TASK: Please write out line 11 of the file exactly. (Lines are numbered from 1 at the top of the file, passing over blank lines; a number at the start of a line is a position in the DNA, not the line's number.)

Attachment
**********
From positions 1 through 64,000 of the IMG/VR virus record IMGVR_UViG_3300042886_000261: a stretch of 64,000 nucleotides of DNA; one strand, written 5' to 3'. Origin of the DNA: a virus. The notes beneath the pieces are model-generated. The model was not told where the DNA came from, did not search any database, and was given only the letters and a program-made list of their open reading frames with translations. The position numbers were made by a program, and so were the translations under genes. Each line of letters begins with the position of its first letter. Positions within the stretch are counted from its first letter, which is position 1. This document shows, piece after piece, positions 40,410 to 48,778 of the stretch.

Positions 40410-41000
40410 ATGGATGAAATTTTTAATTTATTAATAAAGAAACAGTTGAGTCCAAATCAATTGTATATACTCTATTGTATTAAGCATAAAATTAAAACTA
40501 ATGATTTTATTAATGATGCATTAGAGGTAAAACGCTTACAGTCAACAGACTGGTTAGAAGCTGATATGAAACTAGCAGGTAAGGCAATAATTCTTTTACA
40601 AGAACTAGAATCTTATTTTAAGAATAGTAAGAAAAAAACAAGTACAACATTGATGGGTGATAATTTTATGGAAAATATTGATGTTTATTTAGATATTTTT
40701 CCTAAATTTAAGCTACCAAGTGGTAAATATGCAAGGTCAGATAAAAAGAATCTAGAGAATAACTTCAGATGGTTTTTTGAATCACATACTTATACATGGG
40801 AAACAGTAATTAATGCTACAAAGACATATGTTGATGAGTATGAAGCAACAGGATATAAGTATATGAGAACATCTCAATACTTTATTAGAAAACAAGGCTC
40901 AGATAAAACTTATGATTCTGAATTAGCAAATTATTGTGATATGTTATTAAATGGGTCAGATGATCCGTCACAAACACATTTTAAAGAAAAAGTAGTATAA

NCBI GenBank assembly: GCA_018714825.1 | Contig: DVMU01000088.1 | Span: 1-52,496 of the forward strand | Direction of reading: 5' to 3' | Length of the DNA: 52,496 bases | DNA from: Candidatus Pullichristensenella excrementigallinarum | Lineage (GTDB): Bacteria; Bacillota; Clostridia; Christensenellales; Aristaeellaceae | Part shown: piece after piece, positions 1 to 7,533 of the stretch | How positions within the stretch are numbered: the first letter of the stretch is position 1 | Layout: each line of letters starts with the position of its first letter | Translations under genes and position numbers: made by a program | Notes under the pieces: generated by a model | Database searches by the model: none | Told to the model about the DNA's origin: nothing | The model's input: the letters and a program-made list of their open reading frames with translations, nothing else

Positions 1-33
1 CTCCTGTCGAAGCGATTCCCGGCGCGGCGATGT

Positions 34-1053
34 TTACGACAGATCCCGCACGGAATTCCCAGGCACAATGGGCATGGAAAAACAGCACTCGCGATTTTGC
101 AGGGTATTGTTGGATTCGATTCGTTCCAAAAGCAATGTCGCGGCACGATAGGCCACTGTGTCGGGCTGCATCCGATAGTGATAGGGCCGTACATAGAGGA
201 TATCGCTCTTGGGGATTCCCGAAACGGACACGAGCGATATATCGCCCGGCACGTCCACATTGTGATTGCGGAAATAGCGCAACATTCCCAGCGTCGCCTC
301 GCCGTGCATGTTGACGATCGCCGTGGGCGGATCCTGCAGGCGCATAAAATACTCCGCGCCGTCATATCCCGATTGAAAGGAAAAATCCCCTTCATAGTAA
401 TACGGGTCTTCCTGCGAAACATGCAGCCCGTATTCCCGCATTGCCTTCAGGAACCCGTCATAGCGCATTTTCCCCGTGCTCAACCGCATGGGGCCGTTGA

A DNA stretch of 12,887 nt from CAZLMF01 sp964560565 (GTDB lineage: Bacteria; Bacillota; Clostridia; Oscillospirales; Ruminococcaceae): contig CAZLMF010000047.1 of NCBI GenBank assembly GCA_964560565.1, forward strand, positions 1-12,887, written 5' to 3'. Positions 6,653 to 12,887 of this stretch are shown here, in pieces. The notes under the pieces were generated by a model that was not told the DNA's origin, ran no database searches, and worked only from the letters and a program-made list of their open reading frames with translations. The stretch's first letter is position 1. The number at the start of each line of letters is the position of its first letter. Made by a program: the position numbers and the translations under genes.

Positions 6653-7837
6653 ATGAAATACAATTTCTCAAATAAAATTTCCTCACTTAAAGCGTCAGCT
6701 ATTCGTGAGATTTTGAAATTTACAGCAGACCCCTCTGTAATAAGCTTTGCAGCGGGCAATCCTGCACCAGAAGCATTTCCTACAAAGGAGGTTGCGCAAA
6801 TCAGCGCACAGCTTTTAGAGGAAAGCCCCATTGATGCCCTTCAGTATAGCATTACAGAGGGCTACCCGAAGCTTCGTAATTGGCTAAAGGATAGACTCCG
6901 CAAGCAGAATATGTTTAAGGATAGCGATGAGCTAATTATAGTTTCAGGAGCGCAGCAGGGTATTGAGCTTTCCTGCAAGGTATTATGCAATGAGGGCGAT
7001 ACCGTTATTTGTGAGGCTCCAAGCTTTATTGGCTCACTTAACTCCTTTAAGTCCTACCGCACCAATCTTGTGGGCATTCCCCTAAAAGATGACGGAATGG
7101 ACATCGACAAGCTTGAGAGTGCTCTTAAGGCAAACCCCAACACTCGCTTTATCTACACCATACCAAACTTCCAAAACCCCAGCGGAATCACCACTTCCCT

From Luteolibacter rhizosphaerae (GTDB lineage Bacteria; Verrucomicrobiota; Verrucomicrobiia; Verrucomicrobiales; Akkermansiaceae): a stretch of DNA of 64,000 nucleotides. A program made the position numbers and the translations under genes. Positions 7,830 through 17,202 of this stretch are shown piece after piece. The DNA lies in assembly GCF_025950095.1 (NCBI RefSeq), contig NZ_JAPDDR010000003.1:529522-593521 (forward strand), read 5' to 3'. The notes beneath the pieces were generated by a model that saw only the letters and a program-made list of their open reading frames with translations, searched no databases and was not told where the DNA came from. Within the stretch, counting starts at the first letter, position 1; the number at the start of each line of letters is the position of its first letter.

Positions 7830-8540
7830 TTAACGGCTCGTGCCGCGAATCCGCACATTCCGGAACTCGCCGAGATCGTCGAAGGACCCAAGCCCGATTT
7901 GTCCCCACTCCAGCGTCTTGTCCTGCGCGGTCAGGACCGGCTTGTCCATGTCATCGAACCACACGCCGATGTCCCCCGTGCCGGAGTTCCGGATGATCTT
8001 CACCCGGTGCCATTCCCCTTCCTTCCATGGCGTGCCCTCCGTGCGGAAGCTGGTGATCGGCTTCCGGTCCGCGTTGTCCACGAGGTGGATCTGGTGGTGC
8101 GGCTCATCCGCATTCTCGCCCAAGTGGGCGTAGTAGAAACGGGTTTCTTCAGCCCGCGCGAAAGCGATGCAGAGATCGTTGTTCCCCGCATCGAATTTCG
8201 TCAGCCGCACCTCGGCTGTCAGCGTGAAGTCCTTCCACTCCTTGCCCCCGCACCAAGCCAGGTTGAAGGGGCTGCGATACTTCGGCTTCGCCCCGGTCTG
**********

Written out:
1 CTCCTGTCGAAGCGATTCCCGGCGCGGCGATGT